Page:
"We hold that all life is sacred," it says, before listing abortion statistics and providing a copy of the Abortion Act. "The law is neither being observed or policed. Therefore, to concentrate our minds we have therefore taken children from women who have previously had abortions and unless the attached film is shown on BBC TV at 1pm, 6pm and 10pm tonight, these boys' lives will be terminated. For what is the difference of lives of these children and those of their brothers and sisters before them?"
Then the officers listening to the email being read out by their boss DSI Iain Barclay are shown the video the group want broadcast. Many of them are uncomfortable and some can't even look at the screen. Up until this point, the kidnappers creep around making phonecalls to each other. There are disturbing scenes of one of them sedating the children on beds in a garage.
Sacred murders one of the boys after the 1 o'clock news by lethal injection. So pro-lifers now also like euthanasia, according to our public service broadcaster.
One of the main leads in catching the abductors is a memo of an organisational committee of events to commemorate the 40th Anniversary of the Abortion Act. The BBC's boundaries are blurred again, directly linking murderers to those kind of people that commemorated the loss of over six million lives in 2007.
The leader of the three perpetrators is a spina bifida sufferer, who makes the point in a police interview that nine out of ten unborn babies detected of having the condition are aborted. The injustice he feels for those aborted children leads this character to kidnap children and murder one of them. Not the story of the average disabled pro-life campaigner.
The portrayal of so-called anti-abortion campaigners stretches far beyond the three involved in the kidnappings. The general dislike and scorn towards pro-lifers is shown by several of the coppers, who seem to think they are barbaric nutters. At the end of the plot, DS Amy Foster, who has had three abortions, says to Barclay, "thank God for abortion".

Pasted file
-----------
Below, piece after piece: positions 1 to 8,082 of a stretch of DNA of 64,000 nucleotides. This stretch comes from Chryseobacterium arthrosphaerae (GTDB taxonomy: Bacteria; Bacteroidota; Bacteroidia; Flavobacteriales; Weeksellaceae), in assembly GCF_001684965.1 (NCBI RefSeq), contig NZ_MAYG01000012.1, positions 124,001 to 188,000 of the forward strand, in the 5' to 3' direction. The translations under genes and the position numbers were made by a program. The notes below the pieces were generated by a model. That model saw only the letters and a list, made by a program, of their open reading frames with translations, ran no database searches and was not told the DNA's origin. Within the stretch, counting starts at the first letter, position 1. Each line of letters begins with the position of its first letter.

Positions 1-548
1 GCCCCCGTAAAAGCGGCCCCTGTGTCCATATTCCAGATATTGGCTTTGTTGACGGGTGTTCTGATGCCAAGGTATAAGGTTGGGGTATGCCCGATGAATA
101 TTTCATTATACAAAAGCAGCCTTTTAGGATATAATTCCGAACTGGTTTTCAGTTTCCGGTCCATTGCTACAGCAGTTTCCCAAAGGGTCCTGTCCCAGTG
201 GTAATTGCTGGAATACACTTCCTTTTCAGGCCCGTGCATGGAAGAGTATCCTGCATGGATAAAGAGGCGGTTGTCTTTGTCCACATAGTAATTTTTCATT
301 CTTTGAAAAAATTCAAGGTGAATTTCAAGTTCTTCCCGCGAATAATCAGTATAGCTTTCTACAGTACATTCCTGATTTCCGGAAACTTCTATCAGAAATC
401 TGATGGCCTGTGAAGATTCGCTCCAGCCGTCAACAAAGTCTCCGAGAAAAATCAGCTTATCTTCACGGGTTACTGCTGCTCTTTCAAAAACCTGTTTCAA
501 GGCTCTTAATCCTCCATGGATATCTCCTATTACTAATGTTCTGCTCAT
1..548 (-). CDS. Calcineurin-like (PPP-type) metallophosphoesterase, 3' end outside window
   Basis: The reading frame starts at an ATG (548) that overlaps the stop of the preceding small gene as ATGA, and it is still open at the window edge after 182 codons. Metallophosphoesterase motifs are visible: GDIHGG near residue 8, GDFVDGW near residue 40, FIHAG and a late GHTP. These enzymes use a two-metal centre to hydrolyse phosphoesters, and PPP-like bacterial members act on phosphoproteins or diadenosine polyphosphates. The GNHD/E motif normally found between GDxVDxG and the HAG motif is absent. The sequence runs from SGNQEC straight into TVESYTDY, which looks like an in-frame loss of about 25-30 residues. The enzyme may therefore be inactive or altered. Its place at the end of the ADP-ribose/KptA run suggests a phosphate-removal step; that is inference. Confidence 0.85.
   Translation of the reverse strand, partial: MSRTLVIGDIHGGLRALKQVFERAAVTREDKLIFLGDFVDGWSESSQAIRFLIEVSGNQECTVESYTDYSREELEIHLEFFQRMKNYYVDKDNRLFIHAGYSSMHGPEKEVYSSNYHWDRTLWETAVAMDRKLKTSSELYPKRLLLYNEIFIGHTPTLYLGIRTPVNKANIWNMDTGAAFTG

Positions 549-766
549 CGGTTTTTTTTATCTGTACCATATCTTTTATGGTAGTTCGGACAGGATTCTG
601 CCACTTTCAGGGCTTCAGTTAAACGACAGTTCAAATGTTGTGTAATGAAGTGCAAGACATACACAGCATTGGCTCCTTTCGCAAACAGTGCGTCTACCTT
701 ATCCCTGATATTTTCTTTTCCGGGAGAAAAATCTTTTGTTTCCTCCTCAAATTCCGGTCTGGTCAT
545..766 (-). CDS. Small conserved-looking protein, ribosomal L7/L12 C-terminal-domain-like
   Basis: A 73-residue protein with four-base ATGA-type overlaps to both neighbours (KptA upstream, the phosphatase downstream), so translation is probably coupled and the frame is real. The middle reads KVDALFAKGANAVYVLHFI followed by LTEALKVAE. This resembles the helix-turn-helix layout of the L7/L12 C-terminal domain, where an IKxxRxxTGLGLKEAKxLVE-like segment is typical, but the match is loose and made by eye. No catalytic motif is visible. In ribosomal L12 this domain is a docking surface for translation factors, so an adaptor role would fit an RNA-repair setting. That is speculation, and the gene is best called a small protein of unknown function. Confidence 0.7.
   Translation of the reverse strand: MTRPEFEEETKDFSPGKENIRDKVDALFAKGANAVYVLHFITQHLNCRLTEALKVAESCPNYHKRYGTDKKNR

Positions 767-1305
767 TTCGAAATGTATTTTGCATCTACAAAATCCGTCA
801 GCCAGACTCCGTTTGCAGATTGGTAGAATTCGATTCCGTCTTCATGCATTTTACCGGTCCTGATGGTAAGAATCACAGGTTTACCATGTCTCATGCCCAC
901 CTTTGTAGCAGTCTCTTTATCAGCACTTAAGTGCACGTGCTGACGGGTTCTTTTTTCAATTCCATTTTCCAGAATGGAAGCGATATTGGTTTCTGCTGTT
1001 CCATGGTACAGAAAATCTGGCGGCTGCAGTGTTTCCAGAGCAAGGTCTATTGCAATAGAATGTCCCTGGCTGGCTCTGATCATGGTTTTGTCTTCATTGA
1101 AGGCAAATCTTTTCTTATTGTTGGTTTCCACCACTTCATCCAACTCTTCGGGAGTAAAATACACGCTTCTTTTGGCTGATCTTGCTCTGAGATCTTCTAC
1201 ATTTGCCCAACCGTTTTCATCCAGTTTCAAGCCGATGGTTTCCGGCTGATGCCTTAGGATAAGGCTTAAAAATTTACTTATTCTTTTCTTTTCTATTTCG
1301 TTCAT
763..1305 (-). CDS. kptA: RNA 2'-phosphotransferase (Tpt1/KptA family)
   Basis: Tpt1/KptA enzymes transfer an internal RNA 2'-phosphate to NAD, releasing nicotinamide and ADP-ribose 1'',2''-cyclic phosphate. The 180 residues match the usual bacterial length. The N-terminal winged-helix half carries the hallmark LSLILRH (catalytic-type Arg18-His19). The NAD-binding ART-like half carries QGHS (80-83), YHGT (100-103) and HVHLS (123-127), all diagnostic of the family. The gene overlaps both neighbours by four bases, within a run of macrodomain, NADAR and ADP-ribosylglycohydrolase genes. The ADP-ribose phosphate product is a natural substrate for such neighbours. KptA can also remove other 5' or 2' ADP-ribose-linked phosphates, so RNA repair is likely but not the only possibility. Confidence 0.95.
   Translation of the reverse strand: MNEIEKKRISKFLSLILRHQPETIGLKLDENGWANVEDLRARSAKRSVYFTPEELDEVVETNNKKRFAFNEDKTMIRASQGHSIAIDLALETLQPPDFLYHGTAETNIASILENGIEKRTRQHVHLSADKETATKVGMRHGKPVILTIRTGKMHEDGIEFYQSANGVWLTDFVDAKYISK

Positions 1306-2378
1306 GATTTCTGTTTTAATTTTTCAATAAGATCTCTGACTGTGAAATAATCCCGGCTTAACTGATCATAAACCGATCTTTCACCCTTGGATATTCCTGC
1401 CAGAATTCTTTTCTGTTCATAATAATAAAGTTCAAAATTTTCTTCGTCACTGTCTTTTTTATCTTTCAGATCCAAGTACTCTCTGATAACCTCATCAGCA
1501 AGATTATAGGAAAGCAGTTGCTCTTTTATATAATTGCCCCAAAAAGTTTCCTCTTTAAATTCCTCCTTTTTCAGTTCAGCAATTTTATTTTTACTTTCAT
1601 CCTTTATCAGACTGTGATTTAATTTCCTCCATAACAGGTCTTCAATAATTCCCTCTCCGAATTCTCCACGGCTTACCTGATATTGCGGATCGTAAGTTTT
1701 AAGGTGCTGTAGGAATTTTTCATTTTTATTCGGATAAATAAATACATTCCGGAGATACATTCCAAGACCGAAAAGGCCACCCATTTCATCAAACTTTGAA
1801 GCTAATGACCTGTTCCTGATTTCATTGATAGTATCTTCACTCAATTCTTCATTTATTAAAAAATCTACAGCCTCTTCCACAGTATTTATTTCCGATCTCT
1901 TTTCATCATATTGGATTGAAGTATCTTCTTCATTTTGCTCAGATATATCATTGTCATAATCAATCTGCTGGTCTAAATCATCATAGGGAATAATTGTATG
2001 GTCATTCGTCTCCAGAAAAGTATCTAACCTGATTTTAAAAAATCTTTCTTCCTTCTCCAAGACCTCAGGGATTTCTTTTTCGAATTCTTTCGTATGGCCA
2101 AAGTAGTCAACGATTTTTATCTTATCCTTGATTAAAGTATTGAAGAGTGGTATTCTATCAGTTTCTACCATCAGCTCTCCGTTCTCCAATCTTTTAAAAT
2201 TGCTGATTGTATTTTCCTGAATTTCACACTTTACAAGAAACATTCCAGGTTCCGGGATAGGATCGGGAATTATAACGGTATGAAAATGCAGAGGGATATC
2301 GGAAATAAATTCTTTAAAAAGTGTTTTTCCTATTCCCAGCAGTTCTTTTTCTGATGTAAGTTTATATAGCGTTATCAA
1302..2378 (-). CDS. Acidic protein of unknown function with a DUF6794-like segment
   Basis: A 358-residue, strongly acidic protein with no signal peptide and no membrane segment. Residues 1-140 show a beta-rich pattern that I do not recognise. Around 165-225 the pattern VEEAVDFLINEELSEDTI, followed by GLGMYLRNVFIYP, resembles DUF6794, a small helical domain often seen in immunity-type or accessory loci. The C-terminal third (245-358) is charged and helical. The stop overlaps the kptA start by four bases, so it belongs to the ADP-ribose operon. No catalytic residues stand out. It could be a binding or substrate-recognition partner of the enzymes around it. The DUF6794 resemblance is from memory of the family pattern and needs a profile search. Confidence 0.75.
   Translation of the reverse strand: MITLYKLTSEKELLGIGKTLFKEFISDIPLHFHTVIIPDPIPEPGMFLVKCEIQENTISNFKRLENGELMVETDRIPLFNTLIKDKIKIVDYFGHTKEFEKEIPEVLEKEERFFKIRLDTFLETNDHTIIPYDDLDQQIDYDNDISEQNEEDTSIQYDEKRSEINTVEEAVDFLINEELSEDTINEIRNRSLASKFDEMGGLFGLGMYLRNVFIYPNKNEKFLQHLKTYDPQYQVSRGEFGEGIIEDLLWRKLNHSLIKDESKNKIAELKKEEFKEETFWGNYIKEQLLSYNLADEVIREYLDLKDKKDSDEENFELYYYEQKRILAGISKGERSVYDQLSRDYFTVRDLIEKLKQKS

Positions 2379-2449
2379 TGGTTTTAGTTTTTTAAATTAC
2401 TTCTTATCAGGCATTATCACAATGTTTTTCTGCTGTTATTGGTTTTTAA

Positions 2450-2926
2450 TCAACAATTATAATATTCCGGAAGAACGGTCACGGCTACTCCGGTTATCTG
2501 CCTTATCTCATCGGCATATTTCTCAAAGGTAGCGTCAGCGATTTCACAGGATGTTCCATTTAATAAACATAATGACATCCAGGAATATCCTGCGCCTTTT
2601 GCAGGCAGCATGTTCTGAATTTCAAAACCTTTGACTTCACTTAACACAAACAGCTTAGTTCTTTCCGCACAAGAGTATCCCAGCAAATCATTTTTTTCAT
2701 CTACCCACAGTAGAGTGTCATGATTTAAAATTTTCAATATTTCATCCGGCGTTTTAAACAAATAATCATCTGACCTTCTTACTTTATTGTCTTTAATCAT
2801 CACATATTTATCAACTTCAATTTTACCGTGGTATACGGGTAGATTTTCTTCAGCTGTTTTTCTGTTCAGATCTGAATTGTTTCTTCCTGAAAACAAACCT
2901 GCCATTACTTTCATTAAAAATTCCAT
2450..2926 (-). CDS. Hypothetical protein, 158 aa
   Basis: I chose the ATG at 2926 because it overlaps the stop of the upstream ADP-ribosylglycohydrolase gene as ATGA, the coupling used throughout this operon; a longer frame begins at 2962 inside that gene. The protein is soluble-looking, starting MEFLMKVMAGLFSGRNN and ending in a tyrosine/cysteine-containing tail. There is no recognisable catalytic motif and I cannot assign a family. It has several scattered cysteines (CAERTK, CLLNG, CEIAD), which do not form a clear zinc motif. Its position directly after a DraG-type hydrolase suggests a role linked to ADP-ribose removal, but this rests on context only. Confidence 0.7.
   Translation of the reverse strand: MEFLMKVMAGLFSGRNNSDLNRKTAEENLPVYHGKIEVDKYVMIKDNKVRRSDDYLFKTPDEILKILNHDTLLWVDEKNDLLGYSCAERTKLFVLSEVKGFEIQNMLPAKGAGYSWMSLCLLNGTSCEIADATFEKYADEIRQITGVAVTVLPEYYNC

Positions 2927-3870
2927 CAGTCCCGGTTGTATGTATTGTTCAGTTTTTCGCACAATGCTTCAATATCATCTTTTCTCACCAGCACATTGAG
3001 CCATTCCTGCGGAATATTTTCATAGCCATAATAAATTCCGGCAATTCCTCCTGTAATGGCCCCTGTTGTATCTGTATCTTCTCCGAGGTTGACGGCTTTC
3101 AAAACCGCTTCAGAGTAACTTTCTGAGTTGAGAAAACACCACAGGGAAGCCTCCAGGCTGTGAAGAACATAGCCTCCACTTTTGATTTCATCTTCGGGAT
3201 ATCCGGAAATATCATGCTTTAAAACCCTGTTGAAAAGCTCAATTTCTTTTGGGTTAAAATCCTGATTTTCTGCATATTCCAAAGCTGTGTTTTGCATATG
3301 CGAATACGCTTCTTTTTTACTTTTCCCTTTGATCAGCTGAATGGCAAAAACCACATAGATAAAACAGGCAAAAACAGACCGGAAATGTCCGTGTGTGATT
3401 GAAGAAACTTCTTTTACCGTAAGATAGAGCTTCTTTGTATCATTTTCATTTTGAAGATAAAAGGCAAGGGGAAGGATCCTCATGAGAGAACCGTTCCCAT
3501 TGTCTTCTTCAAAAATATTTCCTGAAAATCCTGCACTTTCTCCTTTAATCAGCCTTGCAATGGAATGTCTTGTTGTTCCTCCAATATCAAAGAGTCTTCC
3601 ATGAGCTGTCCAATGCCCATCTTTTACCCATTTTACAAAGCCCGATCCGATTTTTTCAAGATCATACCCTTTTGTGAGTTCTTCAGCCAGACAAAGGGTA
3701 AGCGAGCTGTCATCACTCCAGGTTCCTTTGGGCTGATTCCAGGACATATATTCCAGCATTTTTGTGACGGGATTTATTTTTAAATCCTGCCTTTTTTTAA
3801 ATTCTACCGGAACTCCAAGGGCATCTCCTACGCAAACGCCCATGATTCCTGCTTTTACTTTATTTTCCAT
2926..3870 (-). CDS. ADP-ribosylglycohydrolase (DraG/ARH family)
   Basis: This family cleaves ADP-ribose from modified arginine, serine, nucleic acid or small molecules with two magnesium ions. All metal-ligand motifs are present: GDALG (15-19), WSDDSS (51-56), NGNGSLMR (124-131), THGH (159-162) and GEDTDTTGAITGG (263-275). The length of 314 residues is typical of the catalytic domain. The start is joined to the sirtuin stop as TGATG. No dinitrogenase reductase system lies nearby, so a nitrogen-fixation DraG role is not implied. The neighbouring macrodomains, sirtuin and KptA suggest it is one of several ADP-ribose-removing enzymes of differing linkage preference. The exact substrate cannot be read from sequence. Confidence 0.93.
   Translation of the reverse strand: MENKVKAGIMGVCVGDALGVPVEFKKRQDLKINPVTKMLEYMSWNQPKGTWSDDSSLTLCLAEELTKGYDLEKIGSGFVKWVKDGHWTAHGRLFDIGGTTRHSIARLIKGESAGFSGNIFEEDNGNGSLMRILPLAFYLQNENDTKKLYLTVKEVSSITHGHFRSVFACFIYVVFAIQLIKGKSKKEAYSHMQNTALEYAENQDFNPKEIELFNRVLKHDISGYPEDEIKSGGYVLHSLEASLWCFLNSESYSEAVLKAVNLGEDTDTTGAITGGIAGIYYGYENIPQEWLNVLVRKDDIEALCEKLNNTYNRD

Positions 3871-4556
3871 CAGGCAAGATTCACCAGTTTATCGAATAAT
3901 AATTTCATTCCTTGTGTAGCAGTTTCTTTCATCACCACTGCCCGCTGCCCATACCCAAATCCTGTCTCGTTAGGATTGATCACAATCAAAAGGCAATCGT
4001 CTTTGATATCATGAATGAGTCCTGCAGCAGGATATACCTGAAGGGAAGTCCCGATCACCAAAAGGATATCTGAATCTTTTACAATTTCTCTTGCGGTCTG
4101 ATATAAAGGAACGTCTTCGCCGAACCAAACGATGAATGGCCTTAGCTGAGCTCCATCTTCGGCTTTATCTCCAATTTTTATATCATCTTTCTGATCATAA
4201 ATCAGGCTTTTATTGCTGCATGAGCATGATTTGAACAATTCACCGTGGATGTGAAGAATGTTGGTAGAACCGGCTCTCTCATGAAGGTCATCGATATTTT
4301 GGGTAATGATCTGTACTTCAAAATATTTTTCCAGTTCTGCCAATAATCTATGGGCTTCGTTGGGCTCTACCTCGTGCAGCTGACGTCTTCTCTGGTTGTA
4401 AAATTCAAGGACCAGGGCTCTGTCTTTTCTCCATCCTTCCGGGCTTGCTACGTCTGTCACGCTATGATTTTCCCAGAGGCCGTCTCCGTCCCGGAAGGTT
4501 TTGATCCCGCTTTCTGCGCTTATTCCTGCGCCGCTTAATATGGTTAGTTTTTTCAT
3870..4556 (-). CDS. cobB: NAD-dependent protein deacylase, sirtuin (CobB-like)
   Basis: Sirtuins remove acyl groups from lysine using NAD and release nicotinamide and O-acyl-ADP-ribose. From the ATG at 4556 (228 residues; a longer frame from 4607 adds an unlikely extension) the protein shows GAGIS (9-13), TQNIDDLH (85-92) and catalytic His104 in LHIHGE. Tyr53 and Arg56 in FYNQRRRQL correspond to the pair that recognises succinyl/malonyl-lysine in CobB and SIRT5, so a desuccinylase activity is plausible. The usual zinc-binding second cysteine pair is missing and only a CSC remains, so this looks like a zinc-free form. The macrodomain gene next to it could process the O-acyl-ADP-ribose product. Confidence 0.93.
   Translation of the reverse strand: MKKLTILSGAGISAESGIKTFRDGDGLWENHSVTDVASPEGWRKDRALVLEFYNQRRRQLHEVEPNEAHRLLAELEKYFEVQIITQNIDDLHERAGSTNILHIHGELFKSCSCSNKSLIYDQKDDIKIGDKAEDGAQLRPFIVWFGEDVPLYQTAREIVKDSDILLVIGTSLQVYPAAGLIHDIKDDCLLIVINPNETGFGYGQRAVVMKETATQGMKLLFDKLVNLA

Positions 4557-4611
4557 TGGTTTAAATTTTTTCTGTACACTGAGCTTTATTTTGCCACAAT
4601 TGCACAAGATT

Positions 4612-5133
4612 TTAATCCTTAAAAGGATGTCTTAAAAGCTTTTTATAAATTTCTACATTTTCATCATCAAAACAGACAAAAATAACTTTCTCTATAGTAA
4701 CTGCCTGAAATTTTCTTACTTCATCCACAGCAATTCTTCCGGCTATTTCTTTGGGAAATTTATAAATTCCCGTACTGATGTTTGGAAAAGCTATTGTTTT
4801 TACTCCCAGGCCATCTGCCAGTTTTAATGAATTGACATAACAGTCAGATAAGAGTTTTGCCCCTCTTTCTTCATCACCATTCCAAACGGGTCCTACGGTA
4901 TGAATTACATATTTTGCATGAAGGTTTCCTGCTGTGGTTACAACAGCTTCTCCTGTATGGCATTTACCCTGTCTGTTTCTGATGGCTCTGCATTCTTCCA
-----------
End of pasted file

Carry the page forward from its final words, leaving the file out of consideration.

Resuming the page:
My complaint to the BBC has several points to it. There is not a shred of evidence of any incident in real life where anti-abortionists have used abduction, murder and violence to attempt to further their cause. This is almost like making a programme depicting William Wilberforce's supporters using rape and murder to further their anti-slavery cause. Pro-lifers are leading a peaceful protest movement against what they see is a fundamental injustice. Granted there are a couple of nutters about who have sent nasty packages of pictures of aborted foetuses to people. But they are in the distinct minority.
The ironic thing is that the Beeb included in the plot the issue of showing pictures of abortion, the most commonly performed operation, on TV. It was part of an ultimated from a fictitious "anti-abortion" group and it didn't get broadcast. Yet, in 1997, the Pro-Life Alliance were entitled to a party election broadcast. But their film, including footage of an abortion taking place, was censored by the BBC because of "taste and decency". A party election broadcast in an apparently democratic country not allowed to be shown.
Calling to mind countless occasions when the issue of abortion has been covered astonishingly one sidedly in favour of pro-abortionists by the BBC on TV and radio, we can see a pattern emerging here. The Beeb doesn't like any threats to its liberal mindset, a world where everyone can do what they like because they have rights and choices. They, like the establishment, don't really like the pro-life movement. So, as well as censor their message, the BBC also likes to portray these campaigners as violent, malicious and horrific so that they are dismissed to the sidelines of debate.